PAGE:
Known as the king of Asian fruits, the durian is one of the tropical fruits that has a rich and creamy texture. The outer skin is pretty spiky though.

The most distinctive feature of durian (Durio zibethinus) is its pungent aroma of ripe fruit that some people describe as smelly socks.

The powerful aroma lingers so long that Singapore banned eating durian on the subway line.

The fruit has a greenish-brown exterior with spikes and is about the size of a football.

Durian is a spiky Asian fruit that is a staple in Southeast Asia, especially Malaysia and Singapore, where it’s known as the ‘king of fruits’.

8- Jujube

asian fruits jujube in a bown on a wooden table
Jujube is a unique Asian fruit used in cooking.

Jujube (Ziziphus jujuba) or Chinese dates are native to Southern Asia and popular worldwide.

These small round fruit have wrinkly dark red skin and are also known as red dates.

Unlike most other Asian fruit, jujube is not usually consumed fresh but dried and candied.

Smoked jujube is popular in Vietnam, while a sweetened tea syrup with jujube fruit is standard in Korea and China. Jujube tea is sold in cans or as teabags.

9- Guava

Pink guava on white background
Pink guava goes well in a fruit salad.

Guavas (Psidium guajava) are a favourite Asian fruit with soft skin that is pink, red and white.

Guava is a tropical fruit with soft pink, red or white skin that starts as a small white flower with petals and stamens.

There are different types of guava, and the fruit is popular around the world, although the top three guava producers are India, China and Thailand.

The fruit is high in vitamin C, can be eaten raw and is excellent for making jam, while its leaves have medicinal properties used in traditional medicine.
10- Goji
Goji berries (Lycium barbarum) or wolfberries are tiny red berries packed with antioxidants and are native to China and grow in many other parts of Asia.

They are packed with vitamin C and antioxidants, full of flavour and used as supplements, either powdered or dried, to make juice.

In China, the goji berry is both a herb and a fruit.

It’s used in traditional Chinese, Korean and Japanese medicine to improve kidney and liver health.

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11- Jackfruit

Asian jackfruit on a tree
Jackfruit has a tough and bitter skin and a fleshy deep yellow pulp.

Jackfruit (Artocarpus heterophyllus) is native to South Asia and the Indian subcontinent.

India is the world’s largest jackfruit producer and in India, it’s eaten fresh, with rice, dried or in curries.

The unripe fruit has a meat-like texture that some chefs in the USA and Europe use as a meat alternative.

The jackfruit is one the largest fruit in the world, some measuring up to 40′ inches long and some can weigh up to 100 lbs.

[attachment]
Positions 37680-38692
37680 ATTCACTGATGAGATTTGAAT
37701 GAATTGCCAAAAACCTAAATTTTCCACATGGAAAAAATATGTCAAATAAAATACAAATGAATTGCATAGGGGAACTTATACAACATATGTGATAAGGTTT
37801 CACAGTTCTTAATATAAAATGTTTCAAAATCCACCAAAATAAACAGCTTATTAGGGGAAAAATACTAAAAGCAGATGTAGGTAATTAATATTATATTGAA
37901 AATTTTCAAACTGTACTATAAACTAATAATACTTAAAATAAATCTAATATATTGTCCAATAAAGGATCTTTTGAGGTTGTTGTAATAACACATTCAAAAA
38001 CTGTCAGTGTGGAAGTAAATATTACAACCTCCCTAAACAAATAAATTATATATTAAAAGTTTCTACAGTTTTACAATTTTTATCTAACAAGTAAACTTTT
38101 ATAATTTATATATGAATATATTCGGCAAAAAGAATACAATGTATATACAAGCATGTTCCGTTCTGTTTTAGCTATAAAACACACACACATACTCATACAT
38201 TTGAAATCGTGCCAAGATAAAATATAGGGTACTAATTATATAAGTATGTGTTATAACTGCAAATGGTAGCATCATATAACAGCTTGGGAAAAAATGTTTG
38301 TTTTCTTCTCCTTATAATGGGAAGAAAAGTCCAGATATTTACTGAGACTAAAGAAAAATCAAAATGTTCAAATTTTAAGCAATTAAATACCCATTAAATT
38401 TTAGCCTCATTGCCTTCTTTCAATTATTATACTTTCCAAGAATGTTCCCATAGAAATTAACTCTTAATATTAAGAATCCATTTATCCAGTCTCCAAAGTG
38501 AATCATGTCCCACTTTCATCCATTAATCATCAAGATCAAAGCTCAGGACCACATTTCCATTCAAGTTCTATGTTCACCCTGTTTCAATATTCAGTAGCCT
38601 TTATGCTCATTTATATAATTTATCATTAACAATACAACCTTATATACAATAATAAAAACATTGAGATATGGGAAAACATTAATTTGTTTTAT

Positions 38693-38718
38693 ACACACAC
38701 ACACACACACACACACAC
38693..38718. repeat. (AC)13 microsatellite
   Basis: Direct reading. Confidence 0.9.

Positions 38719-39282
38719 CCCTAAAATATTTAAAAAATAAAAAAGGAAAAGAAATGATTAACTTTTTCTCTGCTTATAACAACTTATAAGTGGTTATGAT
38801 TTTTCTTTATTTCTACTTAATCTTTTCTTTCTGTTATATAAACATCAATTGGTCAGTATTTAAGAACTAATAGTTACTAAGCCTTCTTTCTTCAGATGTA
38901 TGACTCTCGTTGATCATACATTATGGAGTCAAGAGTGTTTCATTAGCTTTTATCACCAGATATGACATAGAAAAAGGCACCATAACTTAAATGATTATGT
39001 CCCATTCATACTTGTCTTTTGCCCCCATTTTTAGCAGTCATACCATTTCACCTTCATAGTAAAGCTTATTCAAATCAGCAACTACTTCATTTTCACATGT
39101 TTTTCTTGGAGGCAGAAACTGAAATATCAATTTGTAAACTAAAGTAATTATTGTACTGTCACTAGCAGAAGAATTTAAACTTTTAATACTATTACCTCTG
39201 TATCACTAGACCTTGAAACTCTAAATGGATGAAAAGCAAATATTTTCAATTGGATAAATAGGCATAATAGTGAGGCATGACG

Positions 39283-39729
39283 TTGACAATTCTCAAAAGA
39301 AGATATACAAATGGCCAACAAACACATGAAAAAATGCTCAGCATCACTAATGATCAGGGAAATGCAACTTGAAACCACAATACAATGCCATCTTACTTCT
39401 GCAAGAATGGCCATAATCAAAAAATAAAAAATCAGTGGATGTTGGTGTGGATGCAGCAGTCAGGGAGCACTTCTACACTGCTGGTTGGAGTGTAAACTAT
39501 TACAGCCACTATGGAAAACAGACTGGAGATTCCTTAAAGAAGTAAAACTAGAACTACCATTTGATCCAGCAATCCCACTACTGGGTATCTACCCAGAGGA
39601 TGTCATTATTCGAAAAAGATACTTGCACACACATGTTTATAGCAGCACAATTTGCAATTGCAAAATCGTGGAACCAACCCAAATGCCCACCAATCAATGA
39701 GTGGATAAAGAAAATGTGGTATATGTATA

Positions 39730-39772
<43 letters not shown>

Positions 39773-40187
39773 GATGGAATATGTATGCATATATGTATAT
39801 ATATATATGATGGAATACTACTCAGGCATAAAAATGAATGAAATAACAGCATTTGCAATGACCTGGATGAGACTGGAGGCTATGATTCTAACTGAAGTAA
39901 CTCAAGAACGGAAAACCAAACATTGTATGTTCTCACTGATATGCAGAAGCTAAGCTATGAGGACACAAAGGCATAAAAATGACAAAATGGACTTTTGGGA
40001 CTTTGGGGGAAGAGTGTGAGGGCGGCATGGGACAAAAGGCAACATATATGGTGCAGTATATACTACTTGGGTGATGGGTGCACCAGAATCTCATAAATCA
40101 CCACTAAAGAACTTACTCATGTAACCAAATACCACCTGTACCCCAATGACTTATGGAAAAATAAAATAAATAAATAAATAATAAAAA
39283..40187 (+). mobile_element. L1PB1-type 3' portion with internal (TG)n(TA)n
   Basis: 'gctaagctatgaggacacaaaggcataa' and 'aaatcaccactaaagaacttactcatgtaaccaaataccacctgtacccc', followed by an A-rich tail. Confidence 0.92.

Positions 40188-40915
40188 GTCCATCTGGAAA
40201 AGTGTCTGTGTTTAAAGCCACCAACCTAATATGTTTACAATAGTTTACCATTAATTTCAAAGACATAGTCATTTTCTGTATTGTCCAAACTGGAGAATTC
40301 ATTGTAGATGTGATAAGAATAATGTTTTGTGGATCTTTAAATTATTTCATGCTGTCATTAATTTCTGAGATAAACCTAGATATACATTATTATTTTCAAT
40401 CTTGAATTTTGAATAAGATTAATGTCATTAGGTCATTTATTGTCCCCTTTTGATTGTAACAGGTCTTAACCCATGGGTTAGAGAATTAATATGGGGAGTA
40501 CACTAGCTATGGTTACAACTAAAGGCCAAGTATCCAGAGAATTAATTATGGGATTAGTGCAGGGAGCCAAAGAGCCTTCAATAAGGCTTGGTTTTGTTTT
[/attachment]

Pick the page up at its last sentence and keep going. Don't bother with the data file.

A remarkably fragrant and exotic fruit, its flesh is starchy and fibrous and is high in vitamin B, protein and potassium.

12- Japanese Persimmon

Three persimmons on a black table
Persimmons are exotic Asian fruits used in cooking.

A small yellow, orangey red-coloured fruit that looks like a tomato, Japanese persimmon (Diospyros kaki) are sweet and tangy.

Japanese persimmons are among the oldest cultivated plants in Asia and are commonly grown in Japan and China, used as medicine and food.

Persimmons are native to China, India, Indochina and were brought to Japan during the 7th century and Korea in the 14th century.

These days, there are over 2000 varieties and China, Japan and South Korea are top producers of persimmons.

Representing luck and longevity, this Asian fruit is used during New Year celebrations.

They are a source of vitamins A and C, antioxidants and manganese, which helps the blood to clot.

They are eaten raw in smoothies, salads, oats, or cereal and as substitutes for apples when making desserts or jam.

13- Kiwi fruit

Healthy fruit funny woman holding kiwi fruit for her eyes.
Kiwi fruit has a sweet taste and is packed with vitamin C.

Kiwifruit (Actinidia deliciosa) or Chinese gooseberry originally grew wild in China and was introduced to New Zealand in 1904, when it was named after the New Zealand national bird.

This edible berry grows on vines, is oval, with brown skin and is about the size of a large hen’s egg.

They are low calorie, and the average kiwi fruit has twice the vitamin C of an orange.

Although most people eat the green flesh, the outer skin is also edible and packed with nutrients.

Around 400 varieties of kiwifruit are grown in China.

14- Kumquat

Kumquat on white background
Kumquats are another exotic fruit to try in Asia.

Kumquats (genus Fortunella) are edible, round or oblong citrus fruit the size of an olive.

Native to China, kumquats is an Asian fruit commonly used in other countries, including Taiwan, Japan and India.

The Cantonese word means ‘golden orange’ or ‘golden tangerine.’

The tart fruit is used in Asian cooking and can be eaten fresh or pickled for jams and sauces.

15- Langsat

langsat bunch with utterly delicious segmented sweet flesh
Langsat fruit has a sweet smell and is one of the exotic fruits you will love.